In the final analysis, ANM’s challenges to the evaluation of quotations under the management factor amounts to little more than disagreement with the agency’s evaluation findings. Such disagreement, without more, does not provide a basis for our Office to object to the agency’s evaluation for any of the reasons advanced by ANM. Federal Acquisition Services Team OASIS JV, LLC, B-418776.6, B-418776.7, June 22, 2021, 2021 CPD ¶ 244 at 6.
The protest is denied.
Edda Emmanuelli Perez
 The entity submitting the winning quotation is referred to in the record as Team Mobomo, which was established as a contract teaming agreement (CTA) entity comprised of more than one contractor under the General Services Administration’s (GSA) Federal Supply Schedule (FSS) program. ANM also submitted its quotation as a CTA entity.
 The RFQ makes reference to an “experience” evaluation factor, and--separately--identifies a “technical” factor. Compare ,RFQ at 23 with RFQ at-23-24. The narrative portion of the technical factor states that, in evaluating quotations, the agency would consider the following:
The Government will evaluate the extent to which the Offeror has demonstrated experience and qualification in performing work of the same of similar nature as that of the requirements of the PWS [performance work statement]. . . . Evaluation of technical experience will also be based on approaches to PWS tasks the Offeror utilizes, based on experience and expertise, that heighten or lower overall performance, schedule, and/or price risk in that given task area.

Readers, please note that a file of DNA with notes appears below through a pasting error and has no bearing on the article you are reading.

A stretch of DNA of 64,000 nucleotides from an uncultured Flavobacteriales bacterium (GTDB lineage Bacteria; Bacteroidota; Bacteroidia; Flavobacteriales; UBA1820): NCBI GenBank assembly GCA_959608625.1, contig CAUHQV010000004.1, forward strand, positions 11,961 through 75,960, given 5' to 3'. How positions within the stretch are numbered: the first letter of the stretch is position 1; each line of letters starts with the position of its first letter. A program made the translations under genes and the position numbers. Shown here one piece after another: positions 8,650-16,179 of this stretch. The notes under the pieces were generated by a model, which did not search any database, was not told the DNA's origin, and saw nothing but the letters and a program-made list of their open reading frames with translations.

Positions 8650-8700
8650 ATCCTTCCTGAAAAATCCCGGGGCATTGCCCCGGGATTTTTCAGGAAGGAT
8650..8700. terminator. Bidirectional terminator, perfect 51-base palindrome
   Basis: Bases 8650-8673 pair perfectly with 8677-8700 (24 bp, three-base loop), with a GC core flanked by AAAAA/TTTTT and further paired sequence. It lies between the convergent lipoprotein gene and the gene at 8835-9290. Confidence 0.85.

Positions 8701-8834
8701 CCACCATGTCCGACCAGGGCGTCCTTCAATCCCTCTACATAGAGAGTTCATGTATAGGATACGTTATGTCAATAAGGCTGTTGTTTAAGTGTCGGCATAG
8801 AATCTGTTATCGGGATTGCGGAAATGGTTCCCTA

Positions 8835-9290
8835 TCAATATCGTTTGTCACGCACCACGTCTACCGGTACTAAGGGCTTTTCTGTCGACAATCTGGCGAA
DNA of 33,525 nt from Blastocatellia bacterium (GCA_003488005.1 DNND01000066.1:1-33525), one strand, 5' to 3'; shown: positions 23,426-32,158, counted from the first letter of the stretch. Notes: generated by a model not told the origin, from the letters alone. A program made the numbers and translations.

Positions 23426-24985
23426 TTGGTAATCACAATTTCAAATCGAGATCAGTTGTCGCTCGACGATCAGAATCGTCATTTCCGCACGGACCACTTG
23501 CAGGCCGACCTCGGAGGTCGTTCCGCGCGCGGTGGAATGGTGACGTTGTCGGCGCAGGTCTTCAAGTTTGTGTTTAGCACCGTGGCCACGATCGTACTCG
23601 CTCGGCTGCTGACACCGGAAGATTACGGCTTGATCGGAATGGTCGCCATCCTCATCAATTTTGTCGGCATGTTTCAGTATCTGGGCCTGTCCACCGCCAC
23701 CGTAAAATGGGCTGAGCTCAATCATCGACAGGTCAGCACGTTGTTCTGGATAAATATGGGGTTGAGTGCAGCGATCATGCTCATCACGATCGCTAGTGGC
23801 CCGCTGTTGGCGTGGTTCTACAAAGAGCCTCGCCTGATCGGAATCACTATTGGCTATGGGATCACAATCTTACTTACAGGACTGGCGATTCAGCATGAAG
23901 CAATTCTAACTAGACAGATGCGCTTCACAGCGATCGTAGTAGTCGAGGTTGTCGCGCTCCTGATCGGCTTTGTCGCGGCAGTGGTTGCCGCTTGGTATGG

RFQ at 23-24. Throughout this decision, we refer to this factor as the technical experience factor.
 The record shows that, in evaluating quotations under the non-price factors, the agency assigned adjectival ratings of superior, acceptable, marginal or unacceptable. Agency Report (AR), exh. 15, Initial Award Determination, at 3-4.
 This was a reaffirmation of the adjectival ratings assigned to the quotations during the agency’s earlier evaluation. See AR, Exh. 15, Initial Award Determination, at 6.
 The record shows that the agency did consider whether the firms’ quotations reflected price risk as arising from their respective “approaches to PWS tasks” based on their “experience and expertise” (as stipulated in the technical experience factor) and concluded that neither quotation presented any price risk based on those considerations. AR, Exh. 19, Post-Corrective-Action Price Report. As noted, ANM does not take issue with any of the agency’s findings relating to its review of the firms’ “approaches to PWS tasks.”
 As a final matter, ANM argues that the agency relaxed certain security clearance requirements in connection with the first two task orders to be issued under the BPA. ANM relies on information included in an industry day briefing presented approximately 5 months before the RFQ was issued.
The RFQ provides only that security clearance requirements--if applicable--will be identified when the agency issues actual task orders against the BPA, and only requires the contractor to provide personnel with appropriate clearances at the time of task order performance. RFQ at 7, 10. The RFQ itself did not solicit quotations in response to any anticipated task orders; the object of the RFQ is only to establish a BPA that can be used to issue task orders in the future. In short, the RFQ did not include any specific security clearance requirements that might be applicable to any as-yet unsolicited and unissued task orders.
In light of these considerations, we dismiss this aspect of ANM’s protest for failing to state a cognizable basis for protest. 4 C.F.R. § 21.5(f).